<!-- You are allowed to freely copy, distribute and use this code, but removing author credit is strictly prohibited -->
<!-- Generated by -->

<link rel="canonical" href=""/>
    <meta http-equiv="refresh" content="0;URL=">
<!--[if lt IE 9]><script type="text/javascript">var IE_fix=true;</script><![endif]-->
<script type="text/javascript">
    var url = "";
    if(typeof IE_fix != "undefined") // IE8 and lower fix to pass the http referer
        document.write("redirecting..."); // Don't remove this line or appendChild() will fail because it is called before document.onload to make the redirect as fast as possible. Nobody will see this text, it is only a tech fix.
        var referLink = document.createElement("a");
        referLink.href = url;
    else { window.location.replace(url); } // All other browsers
<!-- Credit goes to -->
3. Paste that code at the very top of the post and save the post.

B. Indexing

Doing the above is enough, but it may take Google a while before it crawls your site to notice the redirection and the new canonical URL. Also since this is Blogger, Google may have indexed more than one version of your URL (the mobile and desktop variants) and therefore it has to be signalled that they too redirect to the new canonical URL (I ignored this initially only to later wonder why the redirected post was still showing in the results).

To fast-track this process, we can request Google to reindex the page using the Fetch as Google in Search Console. This step therefore assumes:

  • You use Search Console and have added properties for both sites. The site with original URL however is what we require, but it's good to have all you sites there if you want to monitor their search appearance.
  • That the original URL is already indexed by Google.

1. Start by finding out which URL variant of your post Google has selected as the canonical one. It's usually the published one but in some cases Google may have also indexed the mobile (?m=1) or desktop (?m=0) versions. You can do this by searching some key words that bring up that post in the results or you can do a site only search in Google search as follows:

site: "post keywords"

2. In search console open the redirecting site's property then go to Crawl > Fetch as Google
fetch as google
Fetch as Google

3. Enter the URL of the page you're redirecting and click the FETCH AND RENDER button.
fetch and render
Fetch and Render

4. The fetch and request should return the status as Redirected.
page redirected
Page Redirected

If you use FETCH, the redirection won't be detected and will return a Complete status instead of Redirected. This is because our redirect is not a HTTP one (301/302). For Googlebot to see the meta-refresh redirect it has to parse the page and that's why we're using the FETCH AND RENDER option instead.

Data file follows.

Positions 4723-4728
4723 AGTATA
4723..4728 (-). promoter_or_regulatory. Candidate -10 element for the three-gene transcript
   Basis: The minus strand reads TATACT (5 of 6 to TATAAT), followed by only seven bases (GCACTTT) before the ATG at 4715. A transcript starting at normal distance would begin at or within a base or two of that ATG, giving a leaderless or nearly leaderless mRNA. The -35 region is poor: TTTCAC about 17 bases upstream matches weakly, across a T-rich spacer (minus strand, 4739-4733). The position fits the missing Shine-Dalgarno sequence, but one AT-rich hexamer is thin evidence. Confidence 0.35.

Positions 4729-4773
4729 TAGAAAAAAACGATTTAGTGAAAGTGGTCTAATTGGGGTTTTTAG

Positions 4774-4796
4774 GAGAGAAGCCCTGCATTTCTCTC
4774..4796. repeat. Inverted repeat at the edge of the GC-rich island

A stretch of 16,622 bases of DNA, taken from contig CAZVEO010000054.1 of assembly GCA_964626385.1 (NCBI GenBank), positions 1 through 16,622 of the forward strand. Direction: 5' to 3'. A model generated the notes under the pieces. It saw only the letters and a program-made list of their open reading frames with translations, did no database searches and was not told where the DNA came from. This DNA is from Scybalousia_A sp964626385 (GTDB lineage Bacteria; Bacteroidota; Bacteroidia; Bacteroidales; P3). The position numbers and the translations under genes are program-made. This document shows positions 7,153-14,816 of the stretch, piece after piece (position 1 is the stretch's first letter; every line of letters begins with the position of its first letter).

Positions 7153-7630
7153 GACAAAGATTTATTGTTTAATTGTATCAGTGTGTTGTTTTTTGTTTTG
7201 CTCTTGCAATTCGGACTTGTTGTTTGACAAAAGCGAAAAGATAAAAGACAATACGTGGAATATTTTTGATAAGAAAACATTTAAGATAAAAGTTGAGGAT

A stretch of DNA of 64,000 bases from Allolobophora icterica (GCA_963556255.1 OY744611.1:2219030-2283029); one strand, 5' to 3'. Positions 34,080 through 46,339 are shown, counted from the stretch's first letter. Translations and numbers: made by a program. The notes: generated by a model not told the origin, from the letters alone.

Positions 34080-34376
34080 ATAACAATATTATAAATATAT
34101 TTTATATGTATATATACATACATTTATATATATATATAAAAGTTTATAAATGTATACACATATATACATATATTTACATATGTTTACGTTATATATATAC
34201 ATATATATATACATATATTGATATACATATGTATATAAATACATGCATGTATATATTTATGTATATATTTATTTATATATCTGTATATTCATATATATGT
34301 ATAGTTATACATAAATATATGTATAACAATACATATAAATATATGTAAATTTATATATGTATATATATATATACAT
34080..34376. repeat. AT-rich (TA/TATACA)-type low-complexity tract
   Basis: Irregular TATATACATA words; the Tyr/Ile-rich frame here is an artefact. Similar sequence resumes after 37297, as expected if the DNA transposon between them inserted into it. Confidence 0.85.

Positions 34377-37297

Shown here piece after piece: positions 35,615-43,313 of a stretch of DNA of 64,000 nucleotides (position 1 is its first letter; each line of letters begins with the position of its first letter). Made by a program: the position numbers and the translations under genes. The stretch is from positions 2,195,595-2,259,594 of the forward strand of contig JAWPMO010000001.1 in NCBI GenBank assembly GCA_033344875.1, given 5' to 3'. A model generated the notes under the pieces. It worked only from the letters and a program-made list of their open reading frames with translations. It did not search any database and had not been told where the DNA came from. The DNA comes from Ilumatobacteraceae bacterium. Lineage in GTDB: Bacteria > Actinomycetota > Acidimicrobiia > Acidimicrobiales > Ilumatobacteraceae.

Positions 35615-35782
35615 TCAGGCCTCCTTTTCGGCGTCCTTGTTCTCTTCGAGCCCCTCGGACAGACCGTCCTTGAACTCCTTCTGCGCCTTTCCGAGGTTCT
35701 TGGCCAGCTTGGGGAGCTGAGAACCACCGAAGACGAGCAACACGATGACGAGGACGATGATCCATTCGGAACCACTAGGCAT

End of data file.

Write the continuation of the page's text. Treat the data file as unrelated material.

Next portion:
fetch only
Fetch Only Status

4. To confirm that the page has redirected to the intended destination, click to open the result. You should find the external URL that you used to generate the redirect code as the destination.
redirect result
Redirect Result

5. Click the Request indexing button to finish.

6. Now repeat the above for the mobile or desktop URL variants if you established that one of them has been indexed too.

C. Monitoring

Now all that's left is to wait. It will take Google from a few days to a week to update their index as it was in my case. Meanwhile, you can monitor the progress by inspecting the original URL using the new search console as follows:

1. Go to the new Beta Search Console and select the property with the redirected URL.

2. In the search box at the top, enter the redirected URL and press the Enter key. If Google has not yet updated the index, you'll get the status that the URL is still in Google. In that case, just wait a few more days.
index status
Index Status of Original URL

If the index has been updated you'll get the status that the URL is no longer in Google, exactly what we want.
index status updated
Index Updated

Just below this yuo'll find the Index Coverage summary. You'll notice the reason given for this status is that the Submitted URL (our original URL still in the sitemap) is NOT selected as the Canonical URL.
index summary
Index Coverage Summary
Our destination URL which we declared as the canonical version will instead be selected as the canonical one by Google.
canonical url
Destination URL now Canonical

D. Ranking

The URL won’t get the ranking of the old URL immediately. I also noticed the old URL still showed up in search results along with the new URL for a couple days before disappearing completely. During this "transition period" the old URL ranked higher than the new URL. It's not until the old URL disappeared completely that the new URL started ranking higher. The whole process took about two weeks.

If you notice the old URL is still showing up in the search results long after search console has indicated it has selected your URL as the canonical one, then it's likely you had multiple URLs in the index. Open that result and verify the URL. It could be the mobile or desktop variant in which case you'll have to repeat the reindexing for it. I learnt this the hard way.

E. Schedule

Remember one of the downsides of using the meta-refresh is that the site comes across as spammy. This is inevitable but I suppose its impact can be reduced if things are done in a systematic way. My approach up until now has been to take the whole process slow. Instead of doing the redirects in one go for all the posts I intend to move, I’ve been redirecting on average one post per week. Quite low I know, but that’s only because I’m redirecting in total about 30 pages.

This way at any given period I probably have only two redirects "working" since by this time the old URLs from previous redirects will have completely been dropped from the index and no one is getting to them save for those coming from external or internal links, which brings me to.

F. Linking

Make sure to consolidate any internal or external links you had pointing to the old URL to now point to the new URL. This is very key for two reasons:
  • it will help Google discover the new URL relatively quicker
  • it passes the link juice helping the new URL rank better

To figure out the internal and external links to a given URL, go to Search Console > Search Traffic then choose Internal Links or Links to Your Site for external links. The latter has no URL search function but you can use the Ctrl+F option in your browser to manually search the URL.
Consolidate Links

Updating the internal links in your blog should be easy, it's the external links originating form external sites that pose the biggest challenge here. I suppose the only thing you can do here is contact the site owners and tell them to update to the new links.

Cheers and Good luck!